By Jacque Scott
Anyone out there know why gold is valuable? A little research gives some insight and answers to some of our questions. For thousands of years people have believed that this bright, heavy, soft, yellow metal has a value all of its own. As a result medieval chemists struggled to find a formula that would turn more basic substances into gold.
In 1450, Bernard of Treves thought he had found the answer. He added equal parts of olive oil and vitriol to the yolks of 2,000 eggs and cooked the whole pot of goo for two weeks. Of course he failed. Other royal seekers such as Heraelius of Byzantine, James IV of Scotland, and Holy Roman Emperor Rudolf II also failed in their attempts to make gold. Even Charles II of England had a secret laboratory under the floor in his bedroom where he tried to make gold. He must have been very disappointed….
Isaac Newton became the master of the British Mint in the 1700’s. But the idea of the ‘gold standard’, which was paper money redeemable in gold, was not widely adopted until the 19th century when the ‘Age of Gold’ was ushered in with the gold strikes in California, Australia and South Africa. By 1873 there were nine countries on the gold standard and by 1912, forty-nine countries used notes redeemable in gold due to the increased supply of the precious metal.
The world wide gold standard was disrupted by the huge debts brought about by Word War I. Many countries returned to the monetary system based on gold, but there was a problem making the actual amount of gold held equal the face value of the paper notes in circulation. Finally in 1931, Great Britain abandoned the gold standard and the United States followed in 1933.
Gold’s drawing power has not changed since its separation from most currency systems. Most people believe that if their national currency depreciates, the gold they own will still keep its value. However in 1975, Americans were given the chance to legally buy gold bullion bars and ignored the opportunity. But just a year later, the public woke up to the possibilities of a profit and gold prices have gone up and down ever since.
Aside from monetary uses, gold has many other uses. It is almost indestructible and never tarnishes. It conducts electricity and is used in some expensive electrical circuits. Since it is soft, gold can be hammered wafer thin or melted to cover a variety of things. One ounce can make a sheet nearly 100 square feet. Although he didn’t do it, Lenin had an idea to plate public restrooms with gold. The first American to walk in space was connected to his Gemini vehicle by a golden umbilical cord designed to stop radiation.
Gold is still a symbol of power, prestige, and permanence. There is an ancient Greek legend that says that gold was created by Zeus to make it the perfect metal to adorn temples and please Gods. In Japan, visitors have paid great sums of money to sit in golden tubs for as little as two minutes, because the belief is that he or she will gain at least three more years of life.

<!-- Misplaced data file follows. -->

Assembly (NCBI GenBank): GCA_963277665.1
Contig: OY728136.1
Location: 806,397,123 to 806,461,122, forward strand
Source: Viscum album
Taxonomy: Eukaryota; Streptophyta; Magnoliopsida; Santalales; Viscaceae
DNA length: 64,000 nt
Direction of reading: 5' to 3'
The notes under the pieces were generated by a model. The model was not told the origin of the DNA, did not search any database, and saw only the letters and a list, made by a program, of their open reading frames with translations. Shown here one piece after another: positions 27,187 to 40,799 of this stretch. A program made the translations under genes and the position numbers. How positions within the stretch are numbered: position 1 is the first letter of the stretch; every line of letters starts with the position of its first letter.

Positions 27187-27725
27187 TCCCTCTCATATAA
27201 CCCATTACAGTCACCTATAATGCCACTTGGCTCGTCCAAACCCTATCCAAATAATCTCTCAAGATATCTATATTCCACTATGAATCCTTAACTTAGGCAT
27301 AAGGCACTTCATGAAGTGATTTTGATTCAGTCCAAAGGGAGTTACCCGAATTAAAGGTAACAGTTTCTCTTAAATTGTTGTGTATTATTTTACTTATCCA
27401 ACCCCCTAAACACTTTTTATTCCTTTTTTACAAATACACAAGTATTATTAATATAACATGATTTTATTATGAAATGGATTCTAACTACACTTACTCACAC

Gold is one of the few elements you can find just lying on the ground. A one-ounce nugget of pure gold was found in Alaska in 1890 by Hogamorth Marion, when he was on a trip to sell shoes to Eskimos. True fact…
The wonder of gold is that no matter how cheap, no matter how thin the plating, it’s still gold, and gold is beautiful. We can find gold plated jewelry in the small stores or kiosks of any mall across America. But gold is gold.
Did you know that there is something actually called ‘purple gold’? Purple gold is a strange thing indeed. It is composed of gold and aluminum, but it’s not an alloy. It is instead a compound of definite proportions. Known as an intermetallic compound, the bond between gold and aluminum atoms is weakly ionic.
Sometimes, people find that re-cycling is just too time consuming for too little reward. Not so with gold. It’s so expensive, and so easy to recycle, that virtually none of it goes to waste. If you die with it in your teeth, chances are you won’t go to your grave with it. Old circuit boards with gold-plated contacts are sold for real money to people who strip and recycle the gold.
And of course jewelers never, ever, throw away anything! The smallest scraps are carefully collected and either reused to repair another piece, or sent off to refiners who separate out any alloying elements (typically silver, copper, or platinum) and return the pure gold to circulation. I don’t know the exact figure, probably no one does, but I would wager that a very large fraction of the total amount of gold that has ever been mined in the history of the world is still in circulation today,
|Chances are very slim that humans will lose their fascination with gold. Gold is what we make it—-
valuable. So there you have it, a little about gold. God bless you.